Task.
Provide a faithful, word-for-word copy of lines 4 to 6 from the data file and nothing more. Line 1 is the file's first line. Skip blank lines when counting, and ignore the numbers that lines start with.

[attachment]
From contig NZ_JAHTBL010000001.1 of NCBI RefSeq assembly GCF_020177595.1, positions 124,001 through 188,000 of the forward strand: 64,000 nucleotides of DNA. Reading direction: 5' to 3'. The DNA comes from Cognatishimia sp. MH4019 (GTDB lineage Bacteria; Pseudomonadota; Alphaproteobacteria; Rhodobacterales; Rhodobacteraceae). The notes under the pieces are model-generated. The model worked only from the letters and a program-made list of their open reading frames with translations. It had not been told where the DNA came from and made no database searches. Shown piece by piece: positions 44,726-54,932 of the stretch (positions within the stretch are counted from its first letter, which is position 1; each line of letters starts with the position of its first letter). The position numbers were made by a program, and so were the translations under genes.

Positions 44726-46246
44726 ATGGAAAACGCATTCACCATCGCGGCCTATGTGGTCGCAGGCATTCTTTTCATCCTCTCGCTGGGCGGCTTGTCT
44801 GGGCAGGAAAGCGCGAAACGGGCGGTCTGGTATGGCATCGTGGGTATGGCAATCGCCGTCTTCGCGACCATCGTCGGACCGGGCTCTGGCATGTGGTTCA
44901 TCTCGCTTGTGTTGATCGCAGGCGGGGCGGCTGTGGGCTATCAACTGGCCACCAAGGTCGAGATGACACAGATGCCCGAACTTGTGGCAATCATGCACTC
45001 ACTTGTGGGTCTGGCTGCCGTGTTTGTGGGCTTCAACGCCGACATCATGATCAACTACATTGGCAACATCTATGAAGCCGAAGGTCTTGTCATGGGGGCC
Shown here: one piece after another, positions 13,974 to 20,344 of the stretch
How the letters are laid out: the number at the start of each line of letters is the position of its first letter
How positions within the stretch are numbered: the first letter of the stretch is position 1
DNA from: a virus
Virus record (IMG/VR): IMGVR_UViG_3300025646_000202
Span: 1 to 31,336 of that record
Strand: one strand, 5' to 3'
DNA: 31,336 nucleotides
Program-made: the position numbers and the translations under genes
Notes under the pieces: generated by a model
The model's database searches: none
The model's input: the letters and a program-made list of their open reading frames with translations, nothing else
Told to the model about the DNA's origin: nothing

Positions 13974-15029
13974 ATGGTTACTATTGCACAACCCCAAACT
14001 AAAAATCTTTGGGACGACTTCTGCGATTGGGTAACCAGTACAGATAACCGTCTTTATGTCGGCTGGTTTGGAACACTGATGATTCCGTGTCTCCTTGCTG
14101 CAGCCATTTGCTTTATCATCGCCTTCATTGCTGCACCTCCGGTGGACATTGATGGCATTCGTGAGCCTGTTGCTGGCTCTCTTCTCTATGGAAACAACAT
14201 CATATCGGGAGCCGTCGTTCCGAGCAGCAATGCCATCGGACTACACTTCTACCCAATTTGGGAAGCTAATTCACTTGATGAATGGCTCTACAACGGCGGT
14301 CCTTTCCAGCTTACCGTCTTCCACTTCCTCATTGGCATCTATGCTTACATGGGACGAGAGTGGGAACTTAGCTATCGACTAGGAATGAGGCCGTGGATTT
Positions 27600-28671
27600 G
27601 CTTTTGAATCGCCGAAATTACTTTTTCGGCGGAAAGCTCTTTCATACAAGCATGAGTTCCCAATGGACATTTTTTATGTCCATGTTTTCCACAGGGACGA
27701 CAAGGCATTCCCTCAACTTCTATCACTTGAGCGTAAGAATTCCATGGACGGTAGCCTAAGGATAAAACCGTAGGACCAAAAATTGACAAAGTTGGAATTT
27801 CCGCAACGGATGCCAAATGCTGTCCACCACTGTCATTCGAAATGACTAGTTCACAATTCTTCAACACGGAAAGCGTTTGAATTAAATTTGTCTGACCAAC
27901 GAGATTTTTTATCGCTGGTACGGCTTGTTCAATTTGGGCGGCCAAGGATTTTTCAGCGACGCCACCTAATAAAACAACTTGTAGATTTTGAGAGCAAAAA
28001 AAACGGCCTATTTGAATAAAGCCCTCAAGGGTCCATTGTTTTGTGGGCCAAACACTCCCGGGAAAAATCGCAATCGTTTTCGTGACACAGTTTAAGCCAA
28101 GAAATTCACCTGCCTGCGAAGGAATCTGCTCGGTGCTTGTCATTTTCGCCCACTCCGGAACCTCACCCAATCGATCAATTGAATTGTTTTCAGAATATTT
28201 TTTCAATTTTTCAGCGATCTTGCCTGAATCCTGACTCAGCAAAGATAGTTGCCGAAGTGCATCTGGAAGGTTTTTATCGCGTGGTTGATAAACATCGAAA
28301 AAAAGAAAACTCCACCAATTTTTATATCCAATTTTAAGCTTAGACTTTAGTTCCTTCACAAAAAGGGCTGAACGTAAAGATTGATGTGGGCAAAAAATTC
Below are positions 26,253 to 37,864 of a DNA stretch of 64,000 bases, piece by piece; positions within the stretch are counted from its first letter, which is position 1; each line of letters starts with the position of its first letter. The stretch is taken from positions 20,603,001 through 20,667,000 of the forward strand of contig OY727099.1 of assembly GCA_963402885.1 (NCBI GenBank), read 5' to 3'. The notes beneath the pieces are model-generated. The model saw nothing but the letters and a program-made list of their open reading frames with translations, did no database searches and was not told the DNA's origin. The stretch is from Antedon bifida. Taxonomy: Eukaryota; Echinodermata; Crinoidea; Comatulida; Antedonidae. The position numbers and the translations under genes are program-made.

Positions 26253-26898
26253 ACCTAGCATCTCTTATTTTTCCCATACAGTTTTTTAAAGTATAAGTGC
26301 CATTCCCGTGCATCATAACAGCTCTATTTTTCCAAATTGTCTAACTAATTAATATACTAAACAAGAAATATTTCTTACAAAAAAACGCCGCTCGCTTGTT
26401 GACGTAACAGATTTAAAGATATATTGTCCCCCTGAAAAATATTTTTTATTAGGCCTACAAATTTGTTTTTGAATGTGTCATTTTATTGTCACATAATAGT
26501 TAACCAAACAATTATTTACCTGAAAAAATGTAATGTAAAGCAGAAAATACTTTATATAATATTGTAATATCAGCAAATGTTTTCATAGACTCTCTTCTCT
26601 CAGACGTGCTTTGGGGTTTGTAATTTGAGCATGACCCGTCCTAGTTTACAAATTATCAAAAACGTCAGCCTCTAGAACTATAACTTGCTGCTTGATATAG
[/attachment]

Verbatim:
44801 GGGCAGGAAAGCGCGAAACGGGCGGTCTGGTATGGCATCGTGGGTATGGCAATCGCCGTCTTCGCGACCATCGTCGGACCGGGCTCTGGCATGTGGTTCA
44901 TCTCGCTTGTGTTGATCGCAGGCGGGGCGGCTGTGGGCTATCAACTGGCCACCAAGGTCGAGATGACACAGATGCCCGAACTTGTGGCAATCATGCACTC
45001 ACTTGTGGGTCTGGCTGCCGTGTTTGTGGGCTTCAACGCCGACATCATGATCAACTACATTGGCAACATCTATGAAGCCGAAGGTCTTGTCATGGGGGCC